December 14, 2022

The season is upon us, which means you’ll likely be gathering with family members and friends to share a holiday meal, but that can also mean sharing some dubious claim someone has seen on the internet. 

So we’d like to offer you a couple of tactics to use over the holidays to counter those claims you might face from your wacky relatives or friends — and to keep the peace.

Moon landing

Let’s start with a conspiracy theory that is very common. Ever since NASA sent men to the moon in 1969, people have spread the story that the moon landing was a hoax

Despite mountains of evidence to the contrary, somewhere between 6-20% of Americans still believe the landing was faked, according to this Vox article from 2019

Let’s look into that particular claim and along the way learn about some tactics for discussing these types of conspiracy theories with people who believe them. 

What is a conspiracy theory?

According to an article in Scientific American, conspiracy theories are “the idea that people or groups are colluding in hidden ways to produce a particular outcome.” The article says people latch on to them because they have a need to understand major news events.

Now, the moon landing in 1969 was one of the biggest news events of the era. About 600-million people watched it on TV as it happened — but almost from the beginning people denied that it occurred. 

When big news events occur, such as a mass shooting or a pandemic — or a moon landing —  people may be drawn into conspiracy theories because they want to understand why and how events happen. They have a need to make “the world seem more straightforward and controllable,” the Scientific American article says.

People also sometimes fall into conspiracy theories because they have a need to seek out community in numbers, and being part of a conspiracy theory involves a developed community. 

During the pandemic people were stuck at home, with lots of time to look for social connections online and sometimes finding themselves falling into rabbit holes.

That waving moon flag

Often, moon landing conspiracy theorists cite this video of astronaut Buzz Aldrin putting the American flag into the soil on the moon. In the video the flag appears to blow as it would in the wind on earth. However, there is no wind on the moon, so many conspiracy theorists believe this proves that the landing was faked.

A Google keyword search of “why does the American flag look like it’s blowing in the wind on the moon?” quickly gives me the answer. I found this Washington Post story, which says that engineers inserted a horizontal rod in the top hem to make the flag stand out for the photo. And the flag looks like it’s rippling because the astronauts had trouble pulling the rod all the way out. 

Look closely: You can see the rod!

How to talk to family and friends

An article from the BBC offers these tips when confronted with a person who believes a conspiracy theory:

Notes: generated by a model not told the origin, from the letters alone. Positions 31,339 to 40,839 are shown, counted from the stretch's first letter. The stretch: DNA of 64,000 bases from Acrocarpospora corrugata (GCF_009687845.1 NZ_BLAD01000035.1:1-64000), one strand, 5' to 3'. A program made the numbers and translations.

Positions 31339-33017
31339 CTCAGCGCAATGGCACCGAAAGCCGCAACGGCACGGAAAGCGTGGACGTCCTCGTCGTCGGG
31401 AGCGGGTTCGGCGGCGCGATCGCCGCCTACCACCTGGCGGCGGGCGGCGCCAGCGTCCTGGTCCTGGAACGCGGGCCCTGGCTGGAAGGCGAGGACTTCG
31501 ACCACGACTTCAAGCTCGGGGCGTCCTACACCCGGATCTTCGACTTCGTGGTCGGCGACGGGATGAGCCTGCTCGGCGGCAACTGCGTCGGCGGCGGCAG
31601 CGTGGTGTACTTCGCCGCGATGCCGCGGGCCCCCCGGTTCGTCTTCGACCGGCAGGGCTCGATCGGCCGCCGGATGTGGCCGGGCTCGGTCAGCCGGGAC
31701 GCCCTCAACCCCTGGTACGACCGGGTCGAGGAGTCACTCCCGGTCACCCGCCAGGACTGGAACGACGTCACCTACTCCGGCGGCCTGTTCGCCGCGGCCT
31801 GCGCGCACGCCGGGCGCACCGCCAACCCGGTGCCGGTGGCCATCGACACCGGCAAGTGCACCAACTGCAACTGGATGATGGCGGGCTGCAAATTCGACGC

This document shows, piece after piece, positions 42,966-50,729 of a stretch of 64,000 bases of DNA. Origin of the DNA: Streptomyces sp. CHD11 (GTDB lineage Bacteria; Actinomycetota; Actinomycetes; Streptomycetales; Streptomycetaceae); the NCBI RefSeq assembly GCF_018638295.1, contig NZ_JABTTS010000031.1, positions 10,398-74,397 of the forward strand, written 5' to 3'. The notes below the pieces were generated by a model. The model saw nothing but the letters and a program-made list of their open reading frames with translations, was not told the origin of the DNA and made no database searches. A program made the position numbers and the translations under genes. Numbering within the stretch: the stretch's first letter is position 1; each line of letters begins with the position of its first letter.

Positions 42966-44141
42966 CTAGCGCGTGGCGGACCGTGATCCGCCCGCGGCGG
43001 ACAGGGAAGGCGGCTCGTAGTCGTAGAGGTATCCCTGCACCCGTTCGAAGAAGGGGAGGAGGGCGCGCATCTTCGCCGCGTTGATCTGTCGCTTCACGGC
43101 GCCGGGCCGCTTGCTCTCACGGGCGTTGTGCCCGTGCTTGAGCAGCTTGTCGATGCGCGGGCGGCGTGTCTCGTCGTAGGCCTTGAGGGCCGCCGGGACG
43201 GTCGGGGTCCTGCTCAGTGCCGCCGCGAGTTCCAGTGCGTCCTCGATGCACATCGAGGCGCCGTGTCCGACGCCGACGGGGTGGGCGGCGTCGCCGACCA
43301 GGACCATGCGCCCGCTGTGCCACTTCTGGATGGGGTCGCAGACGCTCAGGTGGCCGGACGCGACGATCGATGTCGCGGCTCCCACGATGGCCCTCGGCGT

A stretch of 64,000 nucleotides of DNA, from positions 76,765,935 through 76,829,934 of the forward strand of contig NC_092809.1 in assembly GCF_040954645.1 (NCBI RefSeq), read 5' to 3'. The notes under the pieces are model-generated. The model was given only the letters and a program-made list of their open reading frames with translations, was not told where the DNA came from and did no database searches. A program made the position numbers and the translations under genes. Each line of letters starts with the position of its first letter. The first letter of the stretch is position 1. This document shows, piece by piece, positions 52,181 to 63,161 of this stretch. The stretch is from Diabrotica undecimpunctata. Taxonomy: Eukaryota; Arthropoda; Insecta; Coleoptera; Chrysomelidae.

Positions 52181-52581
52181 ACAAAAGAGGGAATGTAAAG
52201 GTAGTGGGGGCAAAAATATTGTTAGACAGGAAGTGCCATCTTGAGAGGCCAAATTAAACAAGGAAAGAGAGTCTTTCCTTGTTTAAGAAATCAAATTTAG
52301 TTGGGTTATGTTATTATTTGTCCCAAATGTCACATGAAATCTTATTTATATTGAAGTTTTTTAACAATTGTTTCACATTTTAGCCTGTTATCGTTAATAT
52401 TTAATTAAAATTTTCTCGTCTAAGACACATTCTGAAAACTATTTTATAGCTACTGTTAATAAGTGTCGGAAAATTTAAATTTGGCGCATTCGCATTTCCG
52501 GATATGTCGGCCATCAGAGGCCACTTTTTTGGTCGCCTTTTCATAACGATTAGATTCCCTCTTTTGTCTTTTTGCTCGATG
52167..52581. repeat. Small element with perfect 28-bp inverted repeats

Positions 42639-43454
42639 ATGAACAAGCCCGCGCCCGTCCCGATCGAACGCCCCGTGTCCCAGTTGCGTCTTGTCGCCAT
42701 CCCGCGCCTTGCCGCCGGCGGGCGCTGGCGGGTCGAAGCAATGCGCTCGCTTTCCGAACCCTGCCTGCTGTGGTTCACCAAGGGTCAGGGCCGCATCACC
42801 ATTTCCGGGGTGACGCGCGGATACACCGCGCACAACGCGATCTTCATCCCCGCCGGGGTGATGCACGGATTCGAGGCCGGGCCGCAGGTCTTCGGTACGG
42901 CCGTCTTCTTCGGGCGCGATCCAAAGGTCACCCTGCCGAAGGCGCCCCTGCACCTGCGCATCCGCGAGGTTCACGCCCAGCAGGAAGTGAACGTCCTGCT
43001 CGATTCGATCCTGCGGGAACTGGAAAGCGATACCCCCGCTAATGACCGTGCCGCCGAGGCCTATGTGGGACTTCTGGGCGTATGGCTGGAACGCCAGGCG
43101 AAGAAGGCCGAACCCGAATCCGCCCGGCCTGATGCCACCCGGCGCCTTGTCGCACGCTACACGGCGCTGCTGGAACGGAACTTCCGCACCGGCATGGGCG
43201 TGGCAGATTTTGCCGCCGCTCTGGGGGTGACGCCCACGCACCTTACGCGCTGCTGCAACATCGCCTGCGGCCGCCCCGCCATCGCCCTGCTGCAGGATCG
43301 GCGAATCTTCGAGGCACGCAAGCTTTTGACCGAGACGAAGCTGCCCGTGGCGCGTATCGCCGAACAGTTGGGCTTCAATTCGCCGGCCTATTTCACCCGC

• Keep calm. Don’t ever get into a shouting match with them. Instead, it’s a good idea to really listen to what they are saying. 
  • Don’t be judgmental or dismissive. Attacking someone over their beliefs can push them further into a disinformation rabbit hole. 

Also, try adding a little logic. While doing my research, I found this article from LiveScience, a science-focused news website. The article explains a study that looked at NASA employment numbers from 1965, when planning for the moon landing was in full swing. During that time there were 411,000 NASA employees, at least 650 of whom were directly involved with the moon landing. This meant that – assuming the moon landing was faked – all 650 employees and likely more would have had to keep it a secret, which just doesn’t seem plausible. 

Ask open-ended questions

Encourage people who believe in conspiracy theories to use critical thinking and to consider other points of view. Many people who believe the moon landing was a hoax think that the landing was filmed by Stanley Kubrick, director of the film, 2001 A Space Odyssey

Yes, with today’s graphics technology it would be possible to recreate the lighting and other effects on the moon. But in 1969, this wouldn’t have been possible since computer graphics hadn’t come nearly as far. Simply put, it would’ve been easier to put a man on the moon than to fake the landing altogether. 


NOT LEGIT. There is no evidence to show the conspiracy theory is true – and an overload of evidence to the contrary. 

We chose the moon landing conspiracy theory to focus on here because it serves as an interesting example of how these theories often include flawed and straight-up false logic, but there are a multitude of dubious claims out there, and we hope these tips are useful for any of them.

With that settled, in this holiday season, it’s important to remember that political issues and conspiracy theories like this one can often create conflict among family members.

Whatever you do, don’t write off your relatives or friends. Be there for them when they are ready to accept the truth.

ATTENTION TEACHERS: This fact-check is featured in a free, one-hour lesson plan about what a conspiracy theory is and how to talk to relatives and friends who are drawn into them. The lesson is available through PBS LearningMedia, and includes lesson summary and a handout, among other resources.

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